Alcohol restrictions in the Balearic Islands – are you aware?

2 Min Read

A hand made fence on a balearic island

If you are planning on a holiday to certain parts of the Balearic Islands this summer, you may need to be aware of some changes that have been introduced with regard to the consumption of alcohol. Whilst these changes came into effect in 2020, their impact on British holiday makers has been minimised due to the lack of travel as a result of the pandemic.

Tour operators, airlines and the UK Foreign Office will be raising awareness of the changes over the coming months as restrictions on travel are lifted from 11 February 2022 so expect to see a lot more information about the changes.

All-inclusive resorts in Magaluf, Playa de Palma and Sant Antonio will now limit service to three alcoholic drinks at lunch and three at dinner. Furthermore, it will not be possible to buy alcohol in shops between the hours of 9.30 pm and 8 am.

Changes designed to impact “booze tourism”

Advertising that encourages the consumption of alcohol has also been banned in some areas. This will include happy hours, multiple drink promotions such as two for one and party boats. Penalties can be imposed for establishments which breach the restrictions on advertising.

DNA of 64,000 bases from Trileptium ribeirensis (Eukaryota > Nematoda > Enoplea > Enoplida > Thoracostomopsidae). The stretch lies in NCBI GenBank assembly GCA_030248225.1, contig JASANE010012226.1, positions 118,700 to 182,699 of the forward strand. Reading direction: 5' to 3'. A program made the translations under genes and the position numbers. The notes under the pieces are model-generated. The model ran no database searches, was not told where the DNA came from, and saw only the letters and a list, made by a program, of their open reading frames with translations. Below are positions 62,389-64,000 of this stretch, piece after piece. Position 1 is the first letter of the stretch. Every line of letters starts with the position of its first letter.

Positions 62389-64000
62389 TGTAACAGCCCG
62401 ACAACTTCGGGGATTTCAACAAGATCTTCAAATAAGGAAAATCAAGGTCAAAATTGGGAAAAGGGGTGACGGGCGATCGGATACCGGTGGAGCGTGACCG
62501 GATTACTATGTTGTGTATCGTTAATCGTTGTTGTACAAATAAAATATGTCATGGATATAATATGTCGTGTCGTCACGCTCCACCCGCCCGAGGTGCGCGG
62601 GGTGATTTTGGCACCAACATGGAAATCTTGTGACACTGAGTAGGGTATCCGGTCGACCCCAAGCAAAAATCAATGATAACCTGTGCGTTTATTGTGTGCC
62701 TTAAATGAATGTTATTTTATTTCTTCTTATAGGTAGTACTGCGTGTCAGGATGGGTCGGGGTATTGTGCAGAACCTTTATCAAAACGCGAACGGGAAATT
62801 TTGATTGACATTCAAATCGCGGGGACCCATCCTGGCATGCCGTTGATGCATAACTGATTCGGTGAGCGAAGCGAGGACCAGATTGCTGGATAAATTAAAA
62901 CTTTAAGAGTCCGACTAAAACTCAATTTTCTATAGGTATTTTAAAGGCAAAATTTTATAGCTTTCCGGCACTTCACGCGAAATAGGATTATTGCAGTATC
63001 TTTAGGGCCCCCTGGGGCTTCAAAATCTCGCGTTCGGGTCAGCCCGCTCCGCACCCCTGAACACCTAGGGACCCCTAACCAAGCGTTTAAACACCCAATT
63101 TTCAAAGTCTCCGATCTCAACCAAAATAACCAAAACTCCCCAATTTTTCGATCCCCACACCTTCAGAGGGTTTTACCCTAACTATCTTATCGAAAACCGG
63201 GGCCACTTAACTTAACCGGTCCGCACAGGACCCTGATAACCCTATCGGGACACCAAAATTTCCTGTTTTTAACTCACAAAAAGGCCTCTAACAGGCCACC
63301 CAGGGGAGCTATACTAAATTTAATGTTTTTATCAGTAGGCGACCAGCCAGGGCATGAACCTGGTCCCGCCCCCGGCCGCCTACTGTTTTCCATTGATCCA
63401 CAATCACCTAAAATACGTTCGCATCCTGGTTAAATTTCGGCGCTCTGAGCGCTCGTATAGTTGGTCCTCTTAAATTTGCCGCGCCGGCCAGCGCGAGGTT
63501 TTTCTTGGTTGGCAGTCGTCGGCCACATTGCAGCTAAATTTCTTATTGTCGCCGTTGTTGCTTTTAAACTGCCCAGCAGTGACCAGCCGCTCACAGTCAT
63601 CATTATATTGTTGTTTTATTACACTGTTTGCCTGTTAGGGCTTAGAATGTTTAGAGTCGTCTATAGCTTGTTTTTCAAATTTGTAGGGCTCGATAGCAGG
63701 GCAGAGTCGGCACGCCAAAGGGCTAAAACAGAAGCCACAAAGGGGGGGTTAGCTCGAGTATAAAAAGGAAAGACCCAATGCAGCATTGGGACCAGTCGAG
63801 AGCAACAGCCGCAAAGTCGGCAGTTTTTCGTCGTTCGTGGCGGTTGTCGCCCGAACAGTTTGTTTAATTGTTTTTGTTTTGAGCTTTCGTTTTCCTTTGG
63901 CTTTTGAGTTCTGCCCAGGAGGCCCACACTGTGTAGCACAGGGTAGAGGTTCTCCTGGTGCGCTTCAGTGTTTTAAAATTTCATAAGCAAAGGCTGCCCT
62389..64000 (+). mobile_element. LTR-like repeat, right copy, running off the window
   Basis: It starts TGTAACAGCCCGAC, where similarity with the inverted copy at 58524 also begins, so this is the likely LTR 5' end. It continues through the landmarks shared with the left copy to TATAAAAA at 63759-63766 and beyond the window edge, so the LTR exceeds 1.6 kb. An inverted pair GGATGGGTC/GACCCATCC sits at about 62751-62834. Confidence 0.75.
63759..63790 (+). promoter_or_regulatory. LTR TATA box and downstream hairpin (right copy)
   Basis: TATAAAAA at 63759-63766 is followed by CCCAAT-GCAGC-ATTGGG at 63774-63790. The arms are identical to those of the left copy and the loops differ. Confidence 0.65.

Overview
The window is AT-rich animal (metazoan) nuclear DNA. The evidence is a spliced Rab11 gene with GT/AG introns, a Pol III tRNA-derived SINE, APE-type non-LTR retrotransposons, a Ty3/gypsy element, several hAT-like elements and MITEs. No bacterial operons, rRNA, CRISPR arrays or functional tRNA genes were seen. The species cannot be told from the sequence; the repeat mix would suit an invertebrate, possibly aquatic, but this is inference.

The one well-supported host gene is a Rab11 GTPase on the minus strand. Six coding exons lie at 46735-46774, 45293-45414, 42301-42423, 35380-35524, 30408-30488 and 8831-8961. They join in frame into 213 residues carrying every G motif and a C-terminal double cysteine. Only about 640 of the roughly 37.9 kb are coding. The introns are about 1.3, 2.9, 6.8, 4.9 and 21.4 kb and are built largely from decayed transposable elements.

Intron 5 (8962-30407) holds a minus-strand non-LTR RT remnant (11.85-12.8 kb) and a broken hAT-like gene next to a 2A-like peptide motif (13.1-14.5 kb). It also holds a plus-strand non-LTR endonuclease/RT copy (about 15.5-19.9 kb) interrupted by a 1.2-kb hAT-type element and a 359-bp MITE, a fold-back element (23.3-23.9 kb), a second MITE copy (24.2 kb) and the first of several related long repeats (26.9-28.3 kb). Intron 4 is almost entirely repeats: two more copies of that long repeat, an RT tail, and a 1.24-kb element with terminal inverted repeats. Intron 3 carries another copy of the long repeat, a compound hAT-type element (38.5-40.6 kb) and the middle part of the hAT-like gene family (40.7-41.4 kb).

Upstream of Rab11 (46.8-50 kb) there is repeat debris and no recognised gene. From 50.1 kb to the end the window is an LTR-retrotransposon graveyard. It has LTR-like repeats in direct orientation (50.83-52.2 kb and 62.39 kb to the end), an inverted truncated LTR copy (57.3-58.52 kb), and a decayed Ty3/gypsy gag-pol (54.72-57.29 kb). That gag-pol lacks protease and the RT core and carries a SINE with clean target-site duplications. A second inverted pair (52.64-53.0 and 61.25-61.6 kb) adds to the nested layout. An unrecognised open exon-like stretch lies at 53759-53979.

In short, the changes are aimed at reducing so called “booze tourism” and the impact it has locally.

When the changes were announced concerns were raised that the measures would impact families who tend to book all inclusive holidays due to their convenience rather than those who were participating in excessive alcohol consumption.

If you have any concerns about the changes and how they might impact on your holiday then it is best to check with your holiday provider.

Fines have been introduced for “Balconing”

Another hot topic to be covered by the rule changes is that of “balconing” which had become an issue in the islands over the last few years.

Balconing has been in the news over the last few years as incidents involving young British holidaymakers made the headlines. It is the practice of either jumping directly from a first floor (or higher) balcony directly into a swimming pool, or of jumping between balconies at height. Authorities have been keen to clamp down on the activity which resulted in numerous fatalities.

Strict fines are now in place which range from Euro 6001 and Euro 60,000. Guests participating in balconing will also be asked to leave their accommodation.

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Eleanor Armstrong - managing associate at Enable Law

Eleanor Armstrong

Managing Associate View Profile >